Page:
Metro follows a 18 km reverse U from the south-west to the south-east through the southern end of the city centre where it stops at Plaza de Cuba, Prado de San Sebastian and San Bernardo. Tickets are €1.30 for a single zone or €4.50 for all 3 zones unlimited trips, and the metro runs from 6.30AM-11PM on weekdays, and late departures are available on Fridays and Saturdays until 2 o'clock. However, note that no stops are in old town (where every main tourist site is located), and few even near it. Thus meaning it's possible a tourist, may not find use for the metro at all.

Buses run frequently and cover the majority of the city in their routes. You can purchase bus cards at many news stands. Trips cost 60c or 70c, and it costs €1.50 to buy a refillable bus card (which can be topped up at many newsstands).

Tram system is currently being incorporated into Sevilla's local transportation and is running from the San Bernardo Train Station to the Plaza Nueva but is expanding North and West into Triana.

Sevici bikes. Seville has a new system of automated bike rentals with stations all over town. You pay €10 for the week, and can use any bike that's available. You drop it off at the station nearest to where you're going. Once you're registered, trips of 30 minutes or less are free. If you go over 30 minutes, it's €1 for the 1st hour, €2 for each additional hour. Seville is in the process of building many bike paths, one pleasant route covers most of the East bank of the river.

Scooters are available for rent for €30 for the day and €120 for the week. These are a cost efficient way of getting around and a drivers license is not necessary.

Taxis are easily accessible throughout the city. Many offer decent rates, but tourists should beware of the possibility of a crooked cabbie.

Walking. This may be the best, general option for most reasonably fit tourists - though Seville itself is fairly large, the older core - where the vast majority of tourists spend their entire stay, is not. Further, while walking from one place to another you will be surprised by the number of beautiful churches, charming cafes and pretty squares that are hiding in the streets of Seville, and arguably make up part of the experience itself.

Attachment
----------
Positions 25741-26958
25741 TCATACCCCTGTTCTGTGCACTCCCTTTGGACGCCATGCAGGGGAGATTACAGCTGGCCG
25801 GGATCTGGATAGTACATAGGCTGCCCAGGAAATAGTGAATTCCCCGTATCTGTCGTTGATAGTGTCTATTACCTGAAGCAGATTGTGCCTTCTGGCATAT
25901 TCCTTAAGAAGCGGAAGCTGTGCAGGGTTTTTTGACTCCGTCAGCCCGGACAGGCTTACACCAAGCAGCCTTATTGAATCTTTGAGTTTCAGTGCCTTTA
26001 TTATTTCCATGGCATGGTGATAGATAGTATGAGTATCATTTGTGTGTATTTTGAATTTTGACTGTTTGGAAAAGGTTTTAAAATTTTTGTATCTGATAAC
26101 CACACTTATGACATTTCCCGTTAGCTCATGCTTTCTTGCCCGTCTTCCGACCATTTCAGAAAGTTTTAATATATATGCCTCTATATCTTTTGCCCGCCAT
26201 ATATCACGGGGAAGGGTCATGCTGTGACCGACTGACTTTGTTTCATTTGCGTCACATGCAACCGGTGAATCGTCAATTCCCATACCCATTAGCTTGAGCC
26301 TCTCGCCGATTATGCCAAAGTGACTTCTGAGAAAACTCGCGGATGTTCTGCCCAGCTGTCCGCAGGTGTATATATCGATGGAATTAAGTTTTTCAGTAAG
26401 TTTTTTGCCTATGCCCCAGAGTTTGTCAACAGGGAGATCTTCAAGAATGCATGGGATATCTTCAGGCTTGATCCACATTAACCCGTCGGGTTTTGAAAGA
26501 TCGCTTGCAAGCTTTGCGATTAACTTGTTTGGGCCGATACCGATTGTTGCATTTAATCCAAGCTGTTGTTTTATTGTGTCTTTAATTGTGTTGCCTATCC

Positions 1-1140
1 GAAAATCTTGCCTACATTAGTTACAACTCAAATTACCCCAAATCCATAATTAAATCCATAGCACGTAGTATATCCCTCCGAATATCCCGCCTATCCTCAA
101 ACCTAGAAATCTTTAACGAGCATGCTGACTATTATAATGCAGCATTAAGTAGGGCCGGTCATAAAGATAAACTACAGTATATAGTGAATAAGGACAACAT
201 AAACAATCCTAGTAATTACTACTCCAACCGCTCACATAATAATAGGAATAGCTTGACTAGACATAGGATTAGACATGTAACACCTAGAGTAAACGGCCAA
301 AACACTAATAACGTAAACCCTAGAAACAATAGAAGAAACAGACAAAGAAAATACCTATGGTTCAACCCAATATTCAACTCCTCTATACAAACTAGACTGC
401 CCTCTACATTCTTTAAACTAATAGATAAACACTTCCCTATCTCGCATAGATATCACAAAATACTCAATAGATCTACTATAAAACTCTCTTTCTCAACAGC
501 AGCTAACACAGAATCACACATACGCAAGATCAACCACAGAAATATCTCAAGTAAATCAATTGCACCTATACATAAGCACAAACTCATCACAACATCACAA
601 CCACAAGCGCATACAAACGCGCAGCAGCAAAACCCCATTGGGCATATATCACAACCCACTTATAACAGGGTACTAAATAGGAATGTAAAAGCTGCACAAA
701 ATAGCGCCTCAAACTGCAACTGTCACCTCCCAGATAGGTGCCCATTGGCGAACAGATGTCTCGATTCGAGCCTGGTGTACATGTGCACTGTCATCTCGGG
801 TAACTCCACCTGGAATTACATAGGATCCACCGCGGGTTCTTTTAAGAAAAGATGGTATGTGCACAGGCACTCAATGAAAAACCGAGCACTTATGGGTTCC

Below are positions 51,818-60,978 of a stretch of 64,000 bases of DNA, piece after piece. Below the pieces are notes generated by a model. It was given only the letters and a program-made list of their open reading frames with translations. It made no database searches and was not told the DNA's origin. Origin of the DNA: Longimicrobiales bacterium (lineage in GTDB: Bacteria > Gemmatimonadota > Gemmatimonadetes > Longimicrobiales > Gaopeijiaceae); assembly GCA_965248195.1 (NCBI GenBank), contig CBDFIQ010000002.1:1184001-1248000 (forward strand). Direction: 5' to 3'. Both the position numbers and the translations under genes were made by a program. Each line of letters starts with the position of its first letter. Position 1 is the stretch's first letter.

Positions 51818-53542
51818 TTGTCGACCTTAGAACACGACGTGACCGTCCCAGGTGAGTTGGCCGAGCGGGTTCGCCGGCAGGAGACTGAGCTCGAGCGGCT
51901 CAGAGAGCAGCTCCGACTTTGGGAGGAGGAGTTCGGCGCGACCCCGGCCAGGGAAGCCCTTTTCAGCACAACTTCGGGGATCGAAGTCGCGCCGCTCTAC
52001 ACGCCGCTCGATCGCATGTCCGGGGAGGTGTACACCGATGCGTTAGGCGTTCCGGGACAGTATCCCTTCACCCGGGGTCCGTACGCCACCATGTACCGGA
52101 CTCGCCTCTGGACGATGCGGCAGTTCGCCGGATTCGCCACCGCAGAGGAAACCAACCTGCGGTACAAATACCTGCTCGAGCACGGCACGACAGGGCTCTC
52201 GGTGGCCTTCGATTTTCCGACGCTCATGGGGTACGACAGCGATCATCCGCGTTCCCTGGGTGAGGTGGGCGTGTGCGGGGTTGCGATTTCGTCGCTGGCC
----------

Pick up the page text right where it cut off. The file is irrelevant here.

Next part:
Other ways of getting around

See

Torre de la Plata, built by the Almohads c. 1220

Visitors to Seville should consider purchasing a Sevilla Card, designed to aid city exploration and conserve precious travel funds. The card includes free admission to most Seville museums and monuments, unlimited use of public transportation (TUSSAM Buslines, NB: only for Cards with Public Transport), a guided visit of the Real Alcazar of Seville, unlimited use of sightseeing buses, boat rides on the Guadalquivir River and admission to the Isla Mágica Theme Park. The card also allows access to significant discounts in shops, restaurants, shows and leisure centres for adults and children. The Sevilla card is accompanied by a guide and city map. However, please note that Sevilla Card cannot be used for trams and buses.

The Sevilla card comes in three denominations of 1, 2 or 3 days’ duration in blocks of 24 hours from the time of first activation when inserted into the electronic validation terminal of the suppliers associated with the Sevilla Card Programme (be careful not to activate too soon).

Prices: 1 day €50 (with transport €53), 2 days €60 (with transport €66), 3 days €65 (with transport €72). The 2 and 3 day options attract a discount of €3 per card when purchased on the website.

The Sevilla Card can be purchased by the following means: Online ; by telephone +34 91 600 21 21 / 902 088 908; and, once in Seville, at tourism offices, the airport, the train station, travel agencies and through national and international tour operators (check the website for addresses).

A less expensive version, the Sevilla card Cultura is valid only for museums. (1 day €28, 2 days €32, 3 days €36). - 5% if purchased online.

If you are simply interested in using the local buses , you can get either pay the €1.40 single fare price or you can purchase a bonobus, a 10 trip travel card. Bonobuses are found at most kiosks and tabacarias (tobacco shops). Regular times are kept until around 11:30PM, after which night buses run, with different routes, on the hour until 2AM.

Landmarks

Architectural details of the Alcázar
Mudejar Pavilion in the Parque María Luisa
Plaza de España
Metropol Parasol

Museums and Galleries

Museo de Bellas Artes

Do

Flamenco performance at the Museo del Baile Flamenco
Semana Santa
Feria de Abril
Bull fight at the Plaza de Toros de la Real Maestranza

Flamenco

Flamenco is very popular at the moment in Spain and is not just for tourists; however finding the right place is hard. The neighbourhood of El Arenal is a place to consider.

Festivals

Sport and outdoor activities

Learn

Take some Spanish classes to get in touch with the locals.

Buy

Seville is home to many beautiful artifacts, some of the more popularly known are plates and Spanish tiles. Triana offers many ceramic factories where one can buy various tiles from authentic craftsmen. There are stores that custom design plates and tiles near the cathedral, especially in Calle Sierpes, but across the river in Triana are other worthwhile pottery stores. Depending on the time of year, but especially leading up to Christmas, there are a number of artisan fairs throughout the city.

Clothing